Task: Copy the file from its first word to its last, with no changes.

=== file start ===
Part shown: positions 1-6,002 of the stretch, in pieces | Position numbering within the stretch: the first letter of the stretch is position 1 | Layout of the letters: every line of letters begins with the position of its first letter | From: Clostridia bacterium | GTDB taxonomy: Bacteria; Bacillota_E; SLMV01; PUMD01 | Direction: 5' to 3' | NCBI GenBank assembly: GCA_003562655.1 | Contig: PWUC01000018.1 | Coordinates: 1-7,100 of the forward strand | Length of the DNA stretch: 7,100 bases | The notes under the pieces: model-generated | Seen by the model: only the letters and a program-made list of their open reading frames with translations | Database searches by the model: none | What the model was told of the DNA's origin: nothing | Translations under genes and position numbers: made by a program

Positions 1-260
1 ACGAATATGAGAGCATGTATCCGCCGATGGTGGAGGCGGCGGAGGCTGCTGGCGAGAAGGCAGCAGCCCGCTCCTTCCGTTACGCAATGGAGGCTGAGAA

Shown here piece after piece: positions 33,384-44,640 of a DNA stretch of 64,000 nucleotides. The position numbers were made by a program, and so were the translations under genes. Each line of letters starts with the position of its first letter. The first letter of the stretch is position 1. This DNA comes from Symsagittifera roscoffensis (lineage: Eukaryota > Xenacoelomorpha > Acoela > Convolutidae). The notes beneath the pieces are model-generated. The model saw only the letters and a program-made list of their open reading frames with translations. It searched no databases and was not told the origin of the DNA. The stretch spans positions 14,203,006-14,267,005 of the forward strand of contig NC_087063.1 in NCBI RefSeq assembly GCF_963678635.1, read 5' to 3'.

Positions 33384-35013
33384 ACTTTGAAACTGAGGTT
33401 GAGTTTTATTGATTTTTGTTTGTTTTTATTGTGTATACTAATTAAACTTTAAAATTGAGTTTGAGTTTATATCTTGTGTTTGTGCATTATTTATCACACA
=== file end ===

Part shown: positions 1-6,002 of the stretch, in pieces | Position numbering within the stretch: the first letter of the stretch is position 1 | Layout of the letters: every line of letters begins with the position of its first letter | From: Clostridia bacterium | GTDB taxonomy: Bacteria; Bacillota_E; SLMV01; PUMD01 | Direction: 5' to 3' | NCBI GenBank assembly: GCA_003562655.1 | Contig: PWUC01000018.1 | Coordinates: 1-7,100 of the forward strand | Length of the DNA stretch: 7,100 bases | The notes under the pieces: model-generated | Seen by the model: only the letters and a program-made list of their open reading frames with translations | Database searches by the model: none | What the model was told of the DNA's origin: nothing | Translations under genes and position numbers: made by a program

Positions 1-260
1 ACGAATATGAGAGCATGTATCCGCCGATGGTGGAGGCGGCGGAGGCTGCTGGCGAGAAGGCAGCAGCCCGCTCCTTCCGTTACGCAATGGAGGCTGAGAA

Shown here piece after piece: positions 33,384-44,640 of a DNA stretch of 64,000 nucleotides. The position numbers were made by a program, and so were the translations under genes. Each line of letters starts with the position of its first letter. The first letter of the stretch is position 1. This DNA comes from Symsagittifera roscoffensis (lineage: Eukaryota > Xenacoelomorpha > Acoela > Convolutidae). The notes beneath the pieces are model-generated. The model saw only the letters and a program-made list of their open reading frames with translations. It searched no databases and was not told the origin of the DNA. The stretch spans positions 14,203,006-14,267,005 of the forward strand of contig NC_087063.1 in NCBI RefSeq assembly GCF_963678635.1, read 5' to 3'.

Positions 33384-35013
33384 ACTTTGAAACTGAGGTT
33401 GAGTTTTATTGATTTTTGTTTGTTTTTATTGTGTATACTAATTAAACTTTAAAATTGAGTTTGAGTTTATATCTTGTGTTTGTGCATTATTTATCACACA